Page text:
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Discrete conformal geometryGeometry/Topology
|Speaker:||David Glickenstein, University of Arizona|
|Start time:||Tue, Nov 19 2013, 4:10PM|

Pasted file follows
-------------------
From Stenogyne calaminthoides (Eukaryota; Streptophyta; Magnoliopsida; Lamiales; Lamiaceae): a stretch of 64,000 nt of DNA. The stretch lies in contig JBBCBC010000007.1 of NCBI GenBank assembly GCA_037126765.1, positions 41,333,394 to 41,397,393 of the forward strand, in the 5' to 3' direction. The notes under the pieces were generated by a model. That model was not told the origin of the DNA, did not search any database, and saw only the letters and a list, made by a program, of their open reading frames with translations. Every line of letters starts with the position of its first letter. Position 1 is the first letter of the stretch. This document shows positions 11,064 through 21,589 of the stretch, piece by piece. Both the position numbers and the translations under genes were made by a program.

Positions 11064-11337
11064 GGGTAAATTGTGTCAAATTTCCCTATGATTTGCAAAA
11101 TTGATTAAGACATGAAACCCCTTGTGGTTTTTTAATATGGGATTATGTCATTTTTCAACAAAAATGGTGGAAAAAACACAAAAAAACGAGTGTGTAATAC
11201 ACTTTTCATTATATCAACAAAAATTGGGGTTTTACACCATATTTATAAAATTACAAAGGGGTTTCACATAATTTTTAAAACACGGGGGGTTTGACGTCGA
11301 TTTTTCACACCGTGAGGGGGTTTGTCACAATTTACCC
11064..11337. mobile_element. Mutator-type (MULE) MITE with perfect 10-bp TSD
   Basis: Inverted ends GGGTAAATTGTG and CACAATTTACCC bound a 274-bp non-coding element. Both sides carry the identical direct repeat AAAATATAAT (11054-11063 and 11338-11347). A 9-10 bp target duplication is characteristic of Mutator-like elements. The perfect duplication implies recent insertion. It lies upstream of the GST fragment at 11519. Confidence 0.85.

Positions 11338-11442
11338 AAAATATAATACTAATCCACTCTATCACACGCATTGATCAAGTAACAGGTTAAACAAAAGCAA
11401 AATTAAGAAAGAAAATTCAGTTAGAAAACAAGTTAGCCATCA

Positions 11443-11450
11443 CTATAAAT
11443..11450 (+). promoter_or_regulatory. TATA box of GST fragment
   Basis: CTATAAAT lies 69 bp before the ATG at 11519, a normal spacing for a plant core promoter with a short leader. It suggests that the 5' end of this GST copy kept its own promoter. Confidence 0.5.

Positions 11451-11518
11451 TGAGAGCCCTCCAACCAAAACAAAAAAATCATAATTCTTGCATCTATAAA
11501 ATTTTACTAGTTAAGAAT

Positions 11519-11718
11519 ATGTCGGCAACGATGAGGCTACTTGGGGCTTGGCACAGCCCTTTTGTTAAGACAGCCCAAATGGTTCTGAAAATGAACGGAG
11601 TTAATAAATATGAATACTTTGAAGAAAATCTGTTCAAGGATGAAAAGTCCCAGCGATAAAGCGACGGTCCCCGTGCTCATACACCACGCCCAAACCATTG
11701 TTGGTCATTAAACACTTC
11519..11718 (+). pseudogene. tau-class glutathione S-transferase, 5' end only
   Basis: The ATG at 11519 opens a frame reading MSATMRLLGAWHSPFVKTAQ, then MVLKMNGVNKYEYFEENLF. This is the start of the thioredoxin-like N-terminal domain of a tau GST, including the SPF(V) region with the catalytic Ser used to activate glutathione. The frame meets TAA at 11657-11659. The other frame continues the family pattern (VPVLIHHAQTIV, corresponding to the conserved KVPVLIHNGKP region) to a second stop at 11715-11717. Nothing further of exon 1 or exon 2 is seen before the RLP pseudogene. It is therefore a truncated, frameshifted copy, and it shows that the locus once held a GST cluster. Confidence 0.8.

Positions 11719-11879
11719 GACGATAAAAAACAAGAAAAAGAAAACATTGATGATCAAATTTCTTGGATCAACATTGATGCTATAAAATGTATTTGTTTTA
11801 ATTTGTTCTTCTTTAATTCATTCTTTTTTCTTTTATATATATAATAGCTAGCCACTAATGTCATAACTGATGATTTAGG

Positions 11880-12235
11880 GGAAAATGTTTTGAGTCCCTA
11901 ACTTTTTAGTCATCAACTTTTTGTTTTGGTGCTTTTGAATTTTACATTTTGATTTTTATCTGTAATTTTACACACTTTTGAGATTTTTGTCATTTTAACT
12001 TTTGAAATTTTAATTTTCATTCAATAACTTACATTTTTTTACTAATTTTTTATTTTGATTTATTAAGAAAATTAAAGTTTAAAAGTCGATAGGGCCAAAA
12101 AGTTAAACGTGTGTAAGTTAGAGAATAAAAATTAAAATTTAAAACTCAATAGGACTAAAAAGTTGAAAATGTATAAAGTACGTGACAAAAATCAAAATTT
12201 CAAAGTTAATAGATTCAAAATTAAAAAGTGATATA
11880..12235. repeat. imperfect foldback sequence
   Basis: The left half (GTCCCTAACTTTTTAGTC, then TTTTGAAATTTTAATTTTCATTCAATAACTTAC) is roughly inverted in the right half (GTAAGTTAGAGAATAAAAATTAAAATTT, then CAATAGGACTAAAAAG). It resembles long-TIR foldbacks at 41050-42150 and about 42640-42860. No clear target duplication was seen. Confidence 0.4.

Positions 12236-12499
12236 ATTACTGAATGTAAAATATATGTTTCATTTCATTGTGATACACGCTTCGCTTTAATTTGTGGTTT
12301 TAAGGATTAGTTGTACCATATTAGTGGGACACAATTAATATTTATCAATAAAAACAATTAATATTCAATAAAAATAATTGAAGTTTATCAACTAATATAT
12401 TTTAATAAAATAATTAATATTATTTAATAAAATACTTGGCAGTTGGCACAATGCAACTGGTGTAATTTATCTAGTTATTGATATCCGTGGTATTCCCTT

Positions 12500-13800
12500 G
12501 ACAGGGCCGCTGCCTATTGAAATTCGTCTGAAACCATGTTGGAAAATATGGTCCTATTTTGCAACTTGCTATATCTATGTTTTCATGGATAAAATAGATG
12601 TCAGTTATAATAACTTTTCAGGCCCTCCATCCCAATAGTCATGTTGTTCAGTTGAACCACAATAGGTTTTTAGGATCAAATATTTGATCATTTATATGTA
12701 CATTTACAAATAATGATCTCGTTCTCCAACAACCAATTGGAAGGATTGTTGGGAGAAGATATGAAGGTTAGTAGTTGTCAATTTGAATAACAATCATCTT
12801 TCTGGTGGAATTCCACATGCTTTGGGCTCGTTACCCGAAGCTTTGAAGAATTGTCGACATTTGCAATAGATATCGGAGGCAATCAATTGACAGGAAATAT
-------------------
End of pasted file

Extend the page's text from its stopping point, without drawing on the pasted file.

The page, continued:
Discrete differential geometry is of great interest because it 1) allows computable versions of differential geometry so as to allow numerical calculations and modeling, and 2) provides an alternative to geometric/complex analysis that replaces the differential geometry with a combination of classical geometry (Euclidean/hyperbolic) and combinatorics. We will pursue some of these themes in regard to conformal geometry of surfaces. Discrete conformal structures are a particular class of piecewise Euclidean or hyperbolic geometry on a triangulation, and give rise to versions of the Riemann Mapping Theorem and the Uniformization of Surfaces. The main tool in analysis of these structures is the ability to compute variational formulas for curvature in terms of the Laplacian of the variation; this has been well-studied in the case of Riemannian geometry, and the discrete form relates certain angle variations to graph Laplacians with specific geometric choices of weights. We will explain how such discrete conformal structures can be classified. Some additional topics for discussion include progress on discrete conformal variations in three dimensions, applications of discrete conformal structures (e.g., to sensor network routing), and the role of geometric flows (combinatorial Ricci flows, etc.).